Near-core customer

A customer whose pricing and cost-to-serve characteristics enable the company to earn a positive return on net capital employed, but a return below its total cost of capital, on sales made to the customer through the business cycle.
(See also Core Customer, Non-core Customer)

Example 1:

No matter how many willing buyers are out there, big builders aren't rushing out to build $60,000 homes because it's harder to make money with low-priced houses.
(Year 1996-SIC 1531)

Explanation: Big builders have decided that the customers for low-priced houses pay a low enough price that they cannot earn their full cost of capital producing homes for them. These customers are, at best, Near-Core Customers. For some builders, they are Non-Core Customers.

Example 2:

Seven construction companies in the Bay Area hope to win a contract to remodel the Crocker Center. However, most of the firms specialize in building skyscrapers, not remodeling them. Their change in focus is due to a slump in commercial building. Firms that prospered building large commercial spaces in the 70s and early 80s are now taking interior or public works jobs to make ends meet.
(Year 1987-SIC 1542)

Explanation: These companies normally constructed larger buildings for corporate customers. By accepting these contracts, the companies were serving Near-Core Customers because that was the only business available.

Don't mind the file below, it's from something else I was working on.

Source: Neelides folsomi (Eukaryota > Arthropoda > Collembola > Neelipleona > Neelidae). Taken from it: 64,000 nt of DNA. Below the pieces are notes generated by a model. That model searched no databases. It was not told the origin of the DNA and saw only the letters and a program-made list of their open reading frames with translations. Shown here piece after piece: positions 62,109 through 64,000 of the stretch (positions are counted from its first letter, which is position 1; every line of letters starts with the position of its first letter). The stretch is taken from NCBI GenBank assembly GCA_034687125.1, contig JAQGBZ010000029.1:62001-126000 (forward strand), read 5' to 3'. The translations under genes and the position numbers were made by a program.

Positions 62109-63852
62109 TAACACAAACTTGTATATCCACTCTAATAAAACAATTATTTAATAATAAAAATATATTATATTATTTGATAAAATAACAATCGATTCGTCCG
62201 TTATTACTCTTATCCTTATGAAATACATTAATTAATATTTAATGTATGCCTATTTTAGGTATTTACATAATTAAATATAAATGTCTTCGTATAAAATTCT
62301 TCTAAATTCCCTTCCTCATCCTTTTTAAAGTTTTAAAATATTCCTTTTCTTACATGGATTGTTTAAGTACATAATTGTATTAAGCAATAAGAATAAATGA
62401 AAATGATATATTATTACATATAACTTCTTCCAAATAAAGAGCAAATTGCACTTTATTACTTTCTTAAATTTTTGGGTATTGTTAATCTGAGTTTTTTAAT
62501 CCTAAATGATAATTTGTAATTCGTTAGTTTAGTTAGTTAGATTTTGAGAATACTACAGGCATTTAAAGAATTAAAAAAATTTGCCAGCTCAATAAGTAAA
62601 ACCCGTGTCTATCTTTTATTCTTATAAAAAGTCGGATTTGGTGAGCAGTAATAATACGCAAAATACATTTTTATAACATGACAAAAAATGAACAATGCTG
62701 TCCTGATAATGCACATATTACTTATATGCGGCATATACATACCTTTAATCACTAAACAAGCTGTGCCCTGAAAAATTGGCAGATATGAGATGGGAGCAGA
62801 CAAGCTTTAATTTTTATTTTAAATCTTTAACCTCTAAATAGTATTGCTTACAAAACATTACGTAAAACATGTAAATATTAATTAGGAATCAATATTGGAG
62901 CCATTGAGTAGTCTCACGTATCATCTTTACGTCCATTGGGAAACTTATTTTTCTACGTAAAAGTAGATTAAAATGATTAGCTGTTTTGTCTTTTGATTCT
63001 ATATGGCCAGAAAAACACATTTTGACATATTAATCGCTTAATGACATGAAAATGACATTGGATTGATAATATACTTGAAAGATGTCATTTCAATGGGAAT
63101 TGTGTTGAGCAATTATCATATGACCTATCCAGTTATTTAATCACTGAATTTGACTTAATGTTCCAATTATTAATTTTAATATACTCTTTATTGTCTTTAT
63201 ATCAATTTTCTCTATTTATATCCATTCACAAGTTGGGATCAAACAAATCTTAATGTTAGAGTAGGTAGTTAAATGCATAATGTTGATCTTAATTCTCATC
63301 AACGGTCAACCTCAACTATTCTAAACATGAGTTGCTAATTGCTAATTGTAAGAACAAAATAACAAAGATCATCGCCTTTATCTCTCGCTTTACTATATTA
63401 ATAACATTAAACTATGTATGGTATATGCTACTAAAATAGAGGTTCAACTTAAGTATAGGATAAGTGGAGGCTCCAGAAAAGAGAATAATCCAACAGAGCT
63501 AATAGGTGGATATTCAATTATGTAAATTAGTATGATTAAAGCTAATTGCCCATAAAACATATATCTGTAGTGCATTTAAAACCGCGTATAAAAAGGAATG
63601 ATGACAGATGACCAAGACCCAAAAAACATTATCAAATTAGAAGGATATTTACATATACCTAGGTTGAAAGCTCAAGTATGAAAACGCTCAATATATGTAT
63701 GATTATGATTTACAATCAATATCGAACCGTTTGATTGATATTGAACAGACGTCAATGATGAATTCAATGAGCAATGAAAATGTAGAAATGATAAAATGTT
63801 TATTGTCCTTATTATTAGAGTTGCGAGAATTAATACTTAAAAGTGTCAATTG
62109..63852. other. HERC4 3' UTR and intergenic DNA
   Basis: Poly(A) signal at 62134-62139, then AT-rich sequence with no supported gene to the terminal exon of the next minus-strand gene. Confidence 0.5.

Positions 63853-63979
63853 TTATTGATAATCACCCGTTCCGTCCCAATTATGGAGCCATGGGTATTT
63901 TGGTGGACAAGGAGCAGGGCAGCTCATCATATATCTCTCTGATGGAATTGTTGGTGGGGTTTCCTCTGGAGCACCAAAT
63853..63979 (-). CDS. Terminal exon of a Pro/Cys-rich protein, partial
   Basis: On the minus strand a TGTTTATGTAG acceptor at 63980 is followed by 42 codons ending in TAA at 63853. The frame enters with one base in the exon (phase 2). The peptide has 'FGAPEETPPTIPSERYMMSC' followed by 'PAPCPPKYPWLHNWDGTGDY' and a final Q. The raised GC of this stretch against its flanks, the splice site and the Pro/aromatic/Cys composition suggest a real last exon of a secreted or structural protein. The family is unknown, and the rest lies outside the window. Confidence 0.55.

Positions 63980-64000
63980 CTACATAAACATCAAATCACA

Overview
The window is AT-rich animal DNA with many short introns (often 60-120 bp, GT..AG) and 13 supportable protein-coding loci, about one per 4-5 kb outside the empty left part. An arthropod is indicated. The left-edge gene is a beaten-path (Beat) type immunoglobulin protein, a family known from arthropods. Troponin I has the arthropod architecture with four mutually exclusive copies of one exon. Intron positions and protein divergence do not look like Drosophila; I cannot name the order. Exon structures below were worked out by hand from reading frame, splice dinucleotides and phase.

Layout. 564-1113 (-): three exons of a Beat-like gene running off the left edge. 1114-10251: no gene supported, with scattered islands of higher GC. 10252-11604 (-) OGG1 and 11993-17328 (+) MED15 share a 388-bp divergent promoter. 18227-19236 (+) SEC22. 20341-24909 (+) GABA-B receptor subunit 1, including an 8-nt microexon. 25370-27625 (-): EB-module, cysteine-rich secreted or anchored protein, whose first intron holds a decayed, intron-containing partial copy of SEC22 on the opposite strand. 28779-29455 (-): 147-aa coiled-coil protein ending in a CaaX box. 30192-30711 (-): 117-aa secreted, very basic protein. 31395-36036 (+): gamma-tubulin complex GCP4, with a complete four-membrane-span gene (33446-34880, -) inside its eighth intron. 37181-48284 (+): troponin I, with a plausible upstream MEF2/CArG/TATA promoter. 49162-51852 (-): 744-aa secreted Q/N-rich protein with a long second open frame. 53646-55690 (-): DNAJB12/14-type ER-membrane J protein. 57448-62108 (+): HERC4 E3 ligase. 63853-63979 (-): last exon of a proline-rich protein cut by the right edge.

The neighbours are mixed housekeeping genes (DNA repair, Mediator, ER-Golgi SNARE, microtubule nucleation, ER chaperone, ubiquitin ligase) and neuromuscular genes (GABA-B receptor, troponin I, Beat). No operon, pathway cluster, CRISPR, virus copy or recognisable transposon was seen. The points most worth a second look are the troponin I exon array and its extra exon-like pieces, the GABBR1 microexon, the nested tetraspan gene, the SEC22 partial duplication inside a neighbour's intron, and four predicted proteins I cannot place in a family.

Example 3:

Caterpillar has been selling to smaller contractors, as the interstate highway boom is long gone and the Third World's huge dam projects have dried up with oil prices.
(YearSL 79-1986-3531)

Explanation: These smaller contractors were previously only Near-Core Customers. Caterpillar must serve them in order to avoid lay-offs as demand from Core Customers shrinks.

Example 4:

As a result of falling demand in the U.S., elevator companies plan to stress less mature markets like Asia, Europe and Eastern Europe. While the U.S. market has expanded by about 2% per year since 1986, annual growth in Europe has remained at about 10%.
(Year 1990-SIC 3534)

Explanation: The U.S. contained most of the Core Customers for the U.S. domestic elevator companies. But, as demand growth fell, these companies began to seek the business of Near-Core Customers in Asia and Europe. As the companies grow in these new markets, many of these new customers are likely to become Core customers.

Example 5:

American President Lines attributes poor results to a larger proportion of earnings from its less profitable business in Asia.
(Year 1994-SIC 4412)

Explanation: The business in Asia is largely with Near-Core Customers, which offer returns below those of the Core Customers.